You've heard of them. Vin Rhames starred in a movie about one. Beverly Jenkins wrote about a few in her early books. They are the "Colored Townships"--towns founded and settled by African Americans after the Civil War, that were a kind of self-segregation, independent-living answer to the oppression of the times.
Sure there was Rosewood in Florida and Nicodemus in Kansas, but did you know there's a Black township in California?
Founded in 1908, Allensworth was the first and only town in California founded, financed and governed by Black Americans. It is now a state historic park and is located about 30 miles north of Bakersfield in Tulare County.
Although basically abandoned following a failing water supply, a post-World War I economic slump and continuous efforts to destroy it by neighboring White towns, many of the Allensworth's historic buildings have been preserved and restored through the efforts of Cornelius Pope, an African American who, worked for the Department of State Parks and Recreation in the 1970s and brought Allensworth to the attention of his employer.
Today, the state works in cooperation with the Friends of Allensworth, a nonprofit organization made up of a group of dedicated individuals--including some former residents and their heirs--to preserve the town.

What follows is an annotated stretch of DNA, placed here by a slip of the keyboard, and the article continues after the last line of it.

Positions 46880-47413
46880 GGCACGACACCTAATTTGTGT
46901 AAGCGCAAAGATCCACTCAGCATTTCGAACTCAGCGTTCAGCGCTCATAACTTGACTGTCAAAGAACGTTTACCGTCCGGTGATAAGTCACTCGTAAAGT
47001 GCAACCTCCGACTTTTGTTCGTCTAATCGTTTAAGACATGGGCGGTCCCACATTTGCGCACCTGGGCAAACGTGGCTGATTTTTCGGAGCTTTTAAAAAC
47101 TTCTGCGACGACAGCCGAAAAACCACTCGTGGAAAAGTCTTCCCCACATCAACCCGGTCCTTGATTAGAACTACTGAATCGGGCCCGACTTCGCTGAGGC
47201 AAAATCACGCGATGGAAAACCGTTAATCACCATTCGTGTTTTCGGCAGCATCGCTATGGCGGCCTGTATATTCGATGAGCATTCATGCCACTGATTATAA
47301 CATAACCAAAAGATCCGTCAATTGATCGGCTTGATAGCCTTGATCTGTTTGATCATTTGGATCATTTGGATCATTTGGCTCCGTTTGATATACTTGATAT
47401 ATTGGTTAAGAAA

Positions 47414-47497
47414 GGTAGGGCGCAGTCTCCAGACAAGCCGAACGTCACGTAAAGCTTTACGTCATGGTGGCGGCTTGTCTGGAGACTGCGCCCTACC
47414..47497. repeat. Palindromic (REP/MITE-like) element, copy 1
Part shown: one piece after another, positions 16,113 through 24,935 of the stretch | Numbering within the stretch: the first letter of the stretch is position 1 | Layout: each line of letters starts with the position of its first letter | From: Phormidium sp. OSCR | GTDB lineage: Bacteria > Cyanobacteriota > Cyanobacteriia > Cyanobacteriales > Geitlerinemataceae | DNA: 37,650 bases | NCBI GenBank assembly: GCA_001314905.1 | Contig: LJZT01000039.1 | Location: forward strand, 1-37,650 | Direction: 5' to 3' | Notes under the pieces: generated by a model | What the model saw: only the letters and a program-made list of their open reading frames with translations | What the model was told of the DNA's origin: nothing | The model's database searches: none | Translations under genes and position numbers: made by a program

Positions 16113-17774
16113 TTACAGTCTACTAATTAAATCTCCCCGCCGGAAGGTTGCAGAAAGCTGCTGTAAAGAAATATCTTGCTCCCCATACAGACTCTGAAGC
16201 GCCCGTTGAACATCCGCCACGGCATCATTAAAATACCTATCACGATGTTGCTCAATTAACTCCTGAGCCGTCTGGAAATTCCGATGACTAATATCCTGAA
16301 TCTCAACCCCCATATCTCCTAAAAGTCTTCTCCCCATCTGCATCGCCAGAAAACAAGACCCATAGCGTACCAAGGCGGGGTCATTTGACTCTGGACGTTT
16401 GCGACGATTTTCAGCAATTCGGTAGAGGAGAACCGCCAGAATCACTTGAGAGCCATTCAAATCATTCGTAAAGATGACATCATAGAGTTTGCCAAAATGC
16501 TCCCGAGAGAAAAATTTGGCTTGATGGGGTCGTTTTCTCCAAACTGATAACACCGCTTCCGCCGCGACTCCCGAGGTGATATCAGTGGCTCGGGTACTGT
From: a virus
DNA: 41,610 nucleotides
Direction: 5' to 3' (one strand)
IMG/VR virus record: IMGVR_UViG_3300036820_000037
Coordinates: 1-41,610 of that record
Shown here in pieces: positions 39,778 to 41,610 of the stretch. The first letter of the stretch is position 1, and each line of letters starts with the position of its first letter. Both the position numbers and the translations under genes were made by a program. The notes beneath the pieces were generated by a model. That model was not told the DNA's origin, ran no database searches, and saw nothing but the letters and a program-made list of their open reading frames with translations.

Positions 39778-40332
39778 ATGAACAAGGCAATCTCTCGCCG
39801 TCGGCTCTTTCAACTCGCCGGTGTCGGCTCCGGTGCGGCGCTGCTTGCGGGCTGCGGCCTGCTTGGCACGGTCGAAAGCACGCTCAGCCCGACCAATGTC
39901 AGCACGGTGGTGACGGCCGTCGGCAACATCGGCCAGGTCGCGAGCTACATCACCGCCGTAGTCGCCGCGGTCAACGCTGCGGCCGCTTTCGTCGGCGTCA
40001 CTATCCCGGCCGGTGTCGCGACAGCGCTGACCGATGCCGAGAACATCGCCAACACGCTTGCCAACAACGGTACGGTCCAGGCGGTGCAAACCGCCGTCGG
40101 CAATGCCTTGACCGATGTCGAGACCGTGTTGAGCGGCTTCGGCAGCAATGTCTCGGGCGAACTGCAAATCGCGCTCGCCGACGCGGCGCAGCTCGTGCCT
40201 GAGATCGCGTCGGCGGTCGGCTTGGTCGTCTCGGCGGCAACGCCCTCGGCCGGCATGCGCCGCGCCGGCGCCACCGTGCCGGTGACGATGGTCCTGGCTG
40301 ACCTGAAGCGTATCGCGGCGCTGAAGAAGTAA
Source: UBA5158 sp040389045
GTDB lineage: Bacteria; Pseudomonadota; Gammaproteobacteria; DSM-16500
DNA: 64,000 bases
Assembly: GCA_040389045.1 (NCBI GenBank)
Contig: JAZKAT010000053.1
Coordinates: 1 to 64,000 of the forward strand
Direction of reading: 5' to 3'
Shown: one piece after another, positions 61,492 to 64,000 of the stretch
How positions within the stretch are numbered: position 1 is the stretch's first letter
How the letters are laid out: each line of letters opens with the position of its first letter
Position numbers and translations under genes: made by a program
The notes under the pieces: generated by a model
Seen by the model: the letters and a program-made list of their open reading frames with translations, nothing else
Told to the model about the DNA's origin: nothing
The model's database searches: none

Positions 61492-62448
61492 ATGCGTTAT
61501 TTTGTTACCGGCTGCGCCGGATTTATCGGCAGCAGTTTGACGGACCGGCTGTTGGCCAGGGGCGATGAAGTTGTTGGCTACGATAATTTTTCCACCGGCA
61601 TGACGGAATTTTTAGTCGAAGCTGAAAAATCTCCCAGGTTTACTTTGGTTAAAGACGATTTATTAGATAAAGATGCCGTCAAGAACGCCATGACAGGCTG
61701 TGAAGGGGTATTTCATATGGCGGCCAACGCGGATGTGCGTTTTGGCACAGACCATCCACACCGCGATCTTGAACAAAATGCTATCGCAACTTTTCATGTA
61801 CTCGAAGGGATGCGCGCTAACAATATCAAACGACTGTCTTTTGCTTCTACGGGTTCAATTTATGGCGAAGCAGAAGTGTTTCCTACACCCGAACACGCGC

"We have approximately six families, descendants of original Allensworth settlers, that help us with special events," said Thomas Stratton, president of the Friends of Allensworth.
"Our function really, as it is now, is to put on events," he added. "We have five special events a year that include interpretation, education and outreach."
During special events, state rangers and docents, some dressed in period costumes, give tours of the park, which includes some 20 buildings. You can even take a self-guided cell-phone tour, punching in different extensions to learn the story of the town and its namesake and co-founder as you meander down the dusty roads.
Col. Allen Allensworth was born into slavery in Louisville, Ky., in 1842. He played "school" with the master's son and learned to read and write, but at 12 he was caught breaking the law that prohibited the education of slaves and was sent away to another owner.
At 20, he ran away and joined the Union Army, becoming a chief petty officer, and when the war ended, he got the education he wanted, earning a doctorate in theology; then he married and fathered two daughters. He served as chaplain to the 24th Infantry, one of the Army's four African American regiments.
Allensworth retired as a lieutenant colonel in 1906, and was the first African American to attain such a high rank in the U.S. Army. He became a lecturer, promoting Booker T. Washington's philosophy of African American self-reliance. After settling in Los Angeles, he and other like-minded individuals formed the California Colonization and Home Promotion Association in 1908 and purchased 800 acres along the Santa Fe rail line.
Soon people from all over the country, who knew the name and reputation of Col. Allensworth, came to populate the town and find a better life free from discrimination. The town became a success and even the Los Angeles Times wrote about it in an article titled, "An Ideal Negro Settlement."